Saturday, 11 January 2014

Does pitch matter?

A lot of the singing that children are being exposed to is from people who have limited skills. 

What interests me most is looking at the potential long-term impacts of the education of young children and how we are setting them up for their futures in education and in life. For a long time I've been wondering about the impact of children's limited exposure to singing and particularly to skilled and on-pitch singing. I understand the emotional benefits of engaging with singing and music in any situation and from people of any level of ability, but what about the impacts on cognition and auditory perception? Could lack of exposure to skilled singing affect academic and language ability, and the ability to reach a high level of skill in playing musical instruments?

My parents didn't pull out all the stops to try to turn us into geniuses, but I remember my mum singing to us a lot - on pitch. I remember listening to lots and lots of nursery rhymes, lots of Slim Dusty (my mum won't want to take the credit for that, better credit my dad for that one) and songs from musical soundtracks. I heard hymns every week at church from (even before) birth. Unfortunately I don't have perfect pitch, but my sisters and I were all enthusiastic musical instrument learners and picked them up relatively easily. We can all sing on pitch. I had ten years of piano lessons and three amazing singing teachers, and I believe this has affected my ability to hear and reproduce sounds fairly accurately including pronunciations, accents and languages other than English. Academically I believe I'm doing okay.

I'm not sure how central music is to the lives of the current generation of young children. I only know about the children that I spend time with. Some spend a lot of their time in childcare and have to fit in time at home for TV, ipads etc. so probably music and singing has taken a back foot. I think this has a lot to do with the fact that their parents belong to a generation (my generation mostly) whose parents didn't provide them with this exposure. They therefore lack the skills and confidence in this area, and possibly don't place enough value on these skills.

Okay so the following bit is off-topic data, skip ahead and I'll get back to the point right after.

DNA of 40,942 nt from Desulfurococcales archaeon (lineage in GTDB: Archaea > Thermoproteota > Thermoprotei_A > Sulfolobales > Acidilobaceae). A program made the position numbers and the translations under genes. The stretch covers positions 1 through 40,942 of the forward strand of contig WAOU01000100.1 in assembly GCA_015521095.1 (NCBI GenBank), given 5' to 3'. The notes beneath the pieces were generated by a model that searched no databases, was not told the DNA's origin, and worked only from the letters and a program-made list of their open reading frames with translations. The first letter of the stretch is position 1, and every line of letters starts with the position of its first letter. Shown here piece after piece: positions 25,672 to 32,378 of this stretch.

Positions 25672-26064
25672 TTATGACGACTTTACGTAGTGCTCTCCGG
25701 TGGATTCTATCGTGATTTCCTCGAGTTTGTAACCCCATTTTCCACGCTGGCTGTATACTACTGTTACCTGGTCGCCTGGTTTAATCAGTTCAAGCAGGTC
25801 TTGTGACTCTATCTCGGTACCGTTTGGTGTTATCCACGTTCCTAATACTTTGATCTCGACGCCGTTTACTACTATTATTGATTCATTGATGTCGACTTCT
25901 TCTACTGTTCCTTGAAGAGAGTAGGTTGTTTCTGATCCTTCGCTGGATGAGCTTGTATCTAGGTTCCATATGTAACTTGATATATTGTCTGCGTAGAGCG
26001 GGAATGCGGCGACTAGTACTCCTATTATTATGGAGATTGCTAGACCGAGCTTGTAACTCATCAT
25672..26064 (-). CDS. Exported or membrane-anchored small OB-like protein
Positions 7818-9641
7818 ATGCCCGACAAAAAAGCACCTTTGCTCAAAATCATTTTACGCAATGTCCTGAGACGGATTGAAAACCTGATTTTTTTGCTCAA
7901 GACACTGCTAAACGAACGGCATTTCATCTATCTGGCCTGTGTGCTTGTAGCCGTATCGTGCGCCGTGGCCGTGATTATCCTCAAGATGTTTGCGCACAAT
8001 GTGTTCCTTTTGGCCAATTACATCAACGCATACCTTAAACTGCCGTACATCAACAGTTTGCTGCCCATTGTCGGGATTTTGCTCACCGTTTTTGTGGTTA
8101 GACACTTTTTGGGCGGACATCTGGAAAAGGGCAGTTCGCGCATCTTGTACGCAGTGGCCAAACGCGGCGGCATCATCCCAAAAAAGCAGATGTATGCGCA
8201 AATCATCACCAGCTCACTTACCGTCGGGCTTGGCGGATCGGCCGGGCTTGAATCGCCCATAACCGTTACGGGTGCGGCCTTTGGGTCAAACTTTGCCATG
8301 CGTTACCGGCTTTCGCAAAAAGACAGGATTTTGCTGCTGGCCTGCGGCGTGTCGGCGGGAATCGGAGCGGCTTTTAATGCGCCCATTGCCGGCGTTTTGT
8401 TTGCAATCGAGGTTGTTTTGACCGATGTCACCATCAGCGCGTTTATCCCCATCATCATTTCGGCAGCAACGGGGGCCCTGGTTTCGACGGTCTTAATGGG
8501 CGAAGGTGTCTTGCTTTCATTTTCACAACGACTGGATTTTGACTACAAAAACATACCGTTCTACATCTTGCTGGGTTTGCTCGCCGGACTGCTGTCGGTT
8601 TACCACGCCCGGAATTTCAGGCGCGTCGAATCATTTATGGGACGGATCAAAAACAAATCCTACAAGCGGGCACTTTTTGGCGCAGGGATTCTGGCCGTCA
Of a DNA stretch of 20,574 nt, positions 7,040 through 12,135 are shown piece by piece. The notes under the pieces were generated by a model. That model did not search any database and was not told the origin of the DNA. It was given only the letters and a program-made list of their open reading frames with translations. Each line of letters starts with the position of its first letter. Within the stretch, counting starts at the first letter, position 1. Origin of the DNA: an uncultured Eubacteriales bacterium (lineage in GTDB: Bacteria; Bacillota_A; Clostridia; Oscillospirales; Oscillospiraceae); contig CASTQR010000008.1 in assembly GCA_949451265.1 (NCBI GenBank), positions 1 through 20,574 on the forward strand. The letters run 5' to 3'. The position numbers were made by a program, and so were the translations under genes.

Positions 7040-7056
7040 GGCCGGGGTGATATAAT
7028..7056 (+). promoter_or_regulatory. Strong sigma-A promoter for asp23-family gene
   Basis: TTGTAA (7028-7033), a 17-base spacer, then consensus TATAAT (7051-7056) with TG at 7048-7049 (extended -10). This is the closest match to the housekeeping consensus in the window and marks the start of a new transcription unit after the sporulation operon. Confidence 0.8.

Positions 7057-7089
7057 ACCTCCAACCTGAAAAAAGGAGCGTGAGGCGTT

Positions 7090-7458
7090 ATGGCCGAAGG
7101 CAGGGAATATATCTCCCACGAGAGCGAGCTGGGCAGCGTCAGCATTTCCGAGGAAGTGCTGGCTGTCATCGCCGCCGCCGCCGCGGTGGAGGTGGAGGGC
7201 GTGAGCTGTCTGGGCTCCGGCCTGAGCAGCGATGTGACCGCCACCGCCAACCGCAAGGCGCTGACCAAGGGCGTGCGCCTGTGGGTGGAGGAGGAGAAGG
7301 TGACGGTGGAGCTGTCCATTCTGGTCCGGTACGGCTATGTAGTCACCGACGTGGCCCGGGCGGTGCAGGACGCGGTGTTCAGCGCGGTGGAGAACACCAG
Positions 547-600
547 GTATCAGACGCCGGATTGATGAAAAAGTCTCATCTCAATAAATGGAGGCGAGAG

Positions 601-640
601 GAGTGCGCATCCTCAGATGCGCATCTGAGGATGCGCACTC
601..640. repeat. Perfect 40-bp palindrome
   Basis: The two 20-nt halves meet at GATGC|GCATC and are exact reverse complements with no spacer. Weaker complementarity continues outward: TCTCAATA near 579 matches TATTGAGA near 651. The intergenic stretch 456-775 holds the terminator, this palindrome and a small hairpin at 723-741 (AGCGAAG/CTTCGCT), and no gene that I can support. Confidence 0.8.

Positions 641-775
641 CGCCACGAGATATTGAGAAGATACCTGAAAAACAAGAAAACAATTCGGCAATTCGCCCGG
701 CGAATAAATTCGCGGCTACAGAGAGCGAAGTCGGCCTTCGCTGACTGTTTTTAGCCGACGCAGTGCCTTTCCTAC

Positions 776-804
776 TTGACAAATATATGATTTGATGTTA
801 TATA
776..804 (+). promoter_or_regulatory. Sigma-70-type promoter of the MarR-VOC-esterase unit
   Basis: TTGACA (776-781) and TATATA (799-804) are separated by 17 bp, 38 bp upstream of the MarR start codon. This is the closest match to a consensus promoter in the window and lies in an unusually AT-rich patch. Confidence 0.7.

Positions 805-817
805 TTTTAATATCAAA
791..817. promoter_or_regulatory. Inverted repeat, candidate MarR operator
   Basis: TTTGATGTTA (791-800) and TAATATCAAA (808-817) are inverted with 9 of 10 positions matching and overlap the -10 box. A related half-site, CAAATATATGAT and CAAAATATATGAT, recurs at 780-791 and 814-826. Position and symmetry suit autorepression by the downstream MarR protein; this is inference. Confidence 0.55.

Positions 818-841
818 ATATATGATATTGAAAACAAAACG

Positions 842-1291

I'm concerned that most of the exposure that these children have to singing is coming from well-intentioned early childhood educators who unfortunately can't sing on pitch, and sing at a pitch that is far too low for young children's immature voices. Do we need to have skilled professionals come in and do quality music programs? Studies have shown that having sung and been sung to as young children has the potential to improve children's abilities in maths, spatial skills, science and reading comprehension. Let's add auditory discrimination and its effects on pronunciation and sound reproduction, and the understanding of musical concepts in preparation for learning musical instruments. I think it's worth a thought.

1 comment:

  1. I don't think early childhood educators should be expected to be great singers (though I'm sure that would be a bonus). I think just putting on music recordings for the kids to listen and sing along to would be sufficient to develop their auditory perception. Though if there were childcare centres that did offer an early music program, that would be a good option too. :)